UK: Dealing With Climate Change In Local Government

Last Updated: 2 February 2010
Article by Stephen Cirell

Climate change has had unprecedented levels of publicity recently with the intergovernmental summit in Copenhagen. It is rather a pity that the result that emanated from the conference did not live up to the hype! However, the Conference, and the recent cold spell, have brought into focus the whole area of climate change and, more importantly, highlighted what needs to be done in order to combat it.

In local government, whilst it may not seem like it yet, this is going to be a big growth area and the legal implications of this diverse new work will range from complex on the one hand to routine on the other. Indeed, I would go as far as to say that there will be a paradigm shift over the next ten years with climate change work becoming central to what local government does.

You might ask why I feel this to be the case? One reason is that there is a whole range of new regulatory burdens for local authority activities; but we are not just talking about regulatory matters here, these are factors that will change the very way local authorities operate and take decisions relevant to their localities.

Take the Carbon Reduction Commitment as an example. The Climate Change Act 2008 set legally binding targets for the reduction in greenhouse gases by 2050. This then filters down through other mechanisms, such as local carbon budgets and mechanisms to encourage or force compliance with the goals. The CRC Energy Efficiency Scheme, to give it its full title, is one such mechanism.

Coming in on 1 April 2010, the CRC requires energy efficiency improvements from a part of the economy (including local government) that has not been covered by emissions control before. The requirements are under penalty of financial deductions and reputational damage, backed up by a civil and criminal penalties scheme for those that get it wrong inadvertently or deliberately.

Whilst everyone else is focussing on the letter of the law (though the regulations are still awaited), it is the effect on local government itself that is the more interesting point. Decision makers, for example the Cabinet, will need to take account of the "carbon consequences" of decisions in real time. This is because if you have a tight CRC strategy, a decision could be taken with a disastrous carbon consequence (eg the Council is going to make all its buildings open to community use 24/7) which would completely throw it off course and incur financial penalty.

That means that it must be clear at the time of the decision that this will not be the case, meaning that reports will need to include 'carbon' sections in them and there will need to be an examination of the climate change implications. It is not much of an extension to the thought process to then predict that those decisions which might have an adverse carbon consequence will start to recede (or be properly addressed but taking into account additional costs), and those with beneficial consequences be promoted more widely.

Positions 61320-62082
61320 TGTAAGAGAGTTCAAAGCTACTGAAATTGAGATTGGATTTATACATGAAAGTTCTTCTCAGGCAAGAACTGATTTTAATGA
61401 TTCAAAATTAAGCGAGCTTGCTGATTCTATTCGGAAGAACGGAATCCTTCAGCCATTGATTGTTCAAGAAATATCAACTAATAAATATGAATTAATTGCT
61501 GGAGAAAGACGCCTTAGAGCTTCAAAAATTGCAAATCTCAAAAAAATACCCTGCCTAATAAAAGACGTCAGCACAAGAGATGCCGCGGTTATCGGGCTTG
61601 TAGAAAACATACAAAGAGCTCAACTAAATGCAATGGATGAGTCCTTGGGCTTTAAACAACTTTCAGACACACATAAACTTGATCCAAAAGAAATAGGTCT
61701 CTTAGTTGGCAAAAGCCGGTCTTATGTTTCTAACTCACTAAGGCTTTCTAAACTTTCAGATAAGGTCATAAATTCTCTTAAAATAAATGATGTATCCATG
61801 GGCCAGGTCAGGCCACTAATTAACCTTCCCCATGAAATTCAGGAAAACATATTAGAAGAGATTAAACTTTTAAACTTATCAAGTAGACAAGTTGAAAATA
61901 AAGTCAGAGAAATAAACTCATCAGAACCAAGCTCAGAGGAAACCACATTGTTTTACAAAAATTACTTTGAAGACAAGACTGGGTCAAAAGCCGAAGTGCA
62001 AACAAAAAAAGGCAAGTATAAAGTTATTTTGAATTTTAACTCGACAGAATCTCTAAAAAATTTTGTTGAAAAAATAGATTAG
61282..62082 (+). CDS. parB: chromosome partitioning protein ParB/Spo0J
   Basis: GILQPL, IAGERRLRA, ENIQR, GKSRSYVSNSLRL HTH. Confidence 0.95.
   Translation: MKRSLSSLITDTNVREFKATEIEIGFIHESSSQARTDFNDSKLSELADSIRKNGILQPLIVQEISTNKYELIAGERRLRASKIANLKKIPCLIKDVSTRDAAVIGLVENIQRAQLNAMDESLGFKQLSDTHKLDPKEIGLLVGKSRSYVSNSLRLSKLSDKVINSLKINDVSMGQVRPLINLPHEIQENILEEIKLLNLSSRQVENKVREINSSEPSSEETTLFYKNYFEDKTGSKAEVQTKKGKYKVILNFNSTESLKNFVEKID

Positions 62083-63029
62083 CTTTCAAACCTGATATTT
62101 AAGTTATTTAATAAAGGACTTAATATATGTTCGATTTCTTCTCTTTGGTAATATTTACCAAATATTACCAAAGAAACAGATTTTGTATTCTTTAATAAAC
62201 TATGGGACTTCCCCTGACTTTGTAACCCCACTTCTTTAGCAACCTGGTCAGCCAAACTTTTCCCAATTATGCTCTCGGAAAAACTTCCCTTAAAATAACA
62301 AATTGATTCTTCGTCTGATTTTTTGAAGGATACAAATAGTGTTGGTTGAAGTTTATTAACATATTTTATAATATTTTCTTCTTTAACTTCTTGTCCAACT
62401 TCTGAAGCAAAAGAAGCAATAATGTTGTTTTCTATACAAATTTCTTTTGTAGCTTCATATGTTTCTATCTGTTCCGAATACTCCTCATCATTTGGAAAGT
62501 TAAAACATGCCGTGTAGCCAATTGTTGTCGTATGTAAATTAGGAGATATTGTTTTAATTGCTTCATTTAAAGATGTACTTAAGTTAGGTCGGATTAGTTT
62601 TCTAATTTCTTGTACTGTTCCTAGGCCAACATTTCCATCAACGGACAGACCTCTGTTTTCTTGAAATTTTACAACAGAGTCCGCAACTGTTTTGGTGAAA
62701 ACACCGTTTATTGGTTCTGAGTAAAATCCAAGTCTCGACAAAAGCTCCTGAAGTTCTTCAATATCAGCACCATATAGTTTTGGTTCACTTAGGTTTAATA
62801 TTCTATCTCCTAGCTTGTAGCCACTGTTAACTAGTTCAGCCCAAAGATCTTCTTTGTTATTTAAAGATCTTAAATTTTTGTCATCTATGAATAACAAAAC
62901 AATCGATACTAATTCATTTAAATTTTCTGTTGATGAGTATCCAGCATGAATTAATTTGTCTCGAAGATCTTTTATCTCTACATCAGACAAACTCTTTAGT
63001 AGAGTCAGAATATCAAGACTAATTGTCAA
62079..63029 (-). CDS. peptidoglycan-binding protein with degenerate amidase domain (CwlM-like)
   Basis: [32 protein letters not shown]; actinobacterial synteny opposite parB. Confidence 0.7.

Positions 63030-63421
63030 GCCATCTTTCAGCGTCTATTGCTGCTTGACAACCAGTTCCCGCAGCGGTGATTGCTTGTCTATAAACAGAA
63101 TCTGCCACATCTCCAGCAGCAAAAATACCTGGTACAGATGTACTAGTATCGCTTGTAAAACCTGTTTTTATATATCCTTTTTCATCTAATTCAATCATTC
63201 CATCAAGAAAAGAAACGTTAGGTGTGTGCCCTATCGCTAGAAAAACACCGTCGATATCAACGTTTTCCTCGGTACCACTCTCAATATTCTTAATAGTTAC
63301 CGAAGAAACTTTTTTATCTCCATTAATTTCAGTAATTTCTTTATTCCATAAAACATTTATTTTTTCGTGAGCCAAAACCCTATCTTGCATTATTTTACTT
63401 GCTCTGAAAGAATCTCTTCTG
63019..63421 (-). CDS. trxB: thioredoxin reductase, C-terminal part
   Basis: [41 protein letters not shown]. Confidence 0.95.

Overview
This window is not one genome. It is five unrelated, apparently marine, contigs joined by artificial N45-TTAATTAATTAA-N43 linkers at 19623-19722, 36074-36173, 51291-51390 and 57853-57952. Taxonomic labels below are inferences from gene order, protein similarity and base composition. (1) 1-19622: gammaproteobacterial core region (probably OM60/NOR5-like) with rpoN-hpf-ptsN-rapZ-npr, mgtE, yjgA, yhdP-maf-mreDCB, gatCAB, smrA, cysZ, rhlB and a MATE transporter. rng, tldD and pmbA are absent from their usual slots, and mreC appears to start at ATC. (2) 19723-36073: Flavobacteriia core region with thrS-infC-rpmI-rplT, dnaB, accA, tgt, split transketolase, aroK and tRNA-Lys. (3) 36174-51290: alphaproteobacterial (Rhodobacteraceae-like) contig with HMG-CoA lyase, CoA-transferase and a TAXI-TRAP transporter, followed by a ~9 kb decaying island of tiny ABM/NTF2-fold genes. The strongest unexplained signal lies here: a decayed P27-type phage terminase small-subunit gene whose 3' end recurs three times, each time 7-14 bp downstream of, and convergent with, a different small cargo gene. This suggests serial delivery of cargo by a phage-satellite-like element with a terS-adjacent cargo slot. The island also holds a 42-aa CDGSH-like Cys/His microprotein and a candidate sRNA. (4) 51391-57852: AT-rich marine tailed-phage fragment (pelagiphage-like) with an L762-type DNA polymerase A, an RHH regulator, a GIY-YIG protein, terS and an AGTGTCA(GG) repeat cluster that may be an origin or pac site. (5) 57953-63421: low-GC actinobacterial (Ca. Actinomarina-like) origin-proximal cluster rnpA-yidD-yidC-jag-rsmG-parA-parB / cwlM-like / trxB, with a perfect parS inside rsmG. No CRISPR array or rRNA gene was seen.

The influence of this area will also reach resource allocation in local government. Currently there is a feeling amongst local authorities that the resources for this work are insufficient and this is holding local government back eg how many Councils accurately know what their carbon emissions are, let alone have a strategy to address them?

Whilst it might be seen as a controversial view, the real issue is what cognisance local government pays to the real value of this work: experience shows that if the value of something is recognised, then the money is normally found for it. The problem is that the value of this work is not yet widely recognised.

Often the way to persuade organisations to act is to take the financial route. Whilst the tree huggers might want to do something because it's the 'right thing to do', everyone else does it because it saves them money! The government has recognised this fact and has therefore put a price on carbon. Under the CRC the price is £12 per tonne of carbon and that is the price of a carbon allowance. However, after a preliminary period of three years, this will become a free market value. Many think the price will then soar to between £50 and £100 per tonne.

What pricing carbon has done is to allow corporate managers and finance directors to see in pounds, shillings and pence, as it were, what the value and also the cost of this work actually is. If you will need to buy an allowance in CRC costing £50 in order to undertake an activity or could stop doing it, or instead undertake some prevention work which removes the need for that allowance (eg changing bulbs in street lights) costing less than £50, which will an authority go for? This underlines neatly how carbon will radically start influencing decision taking.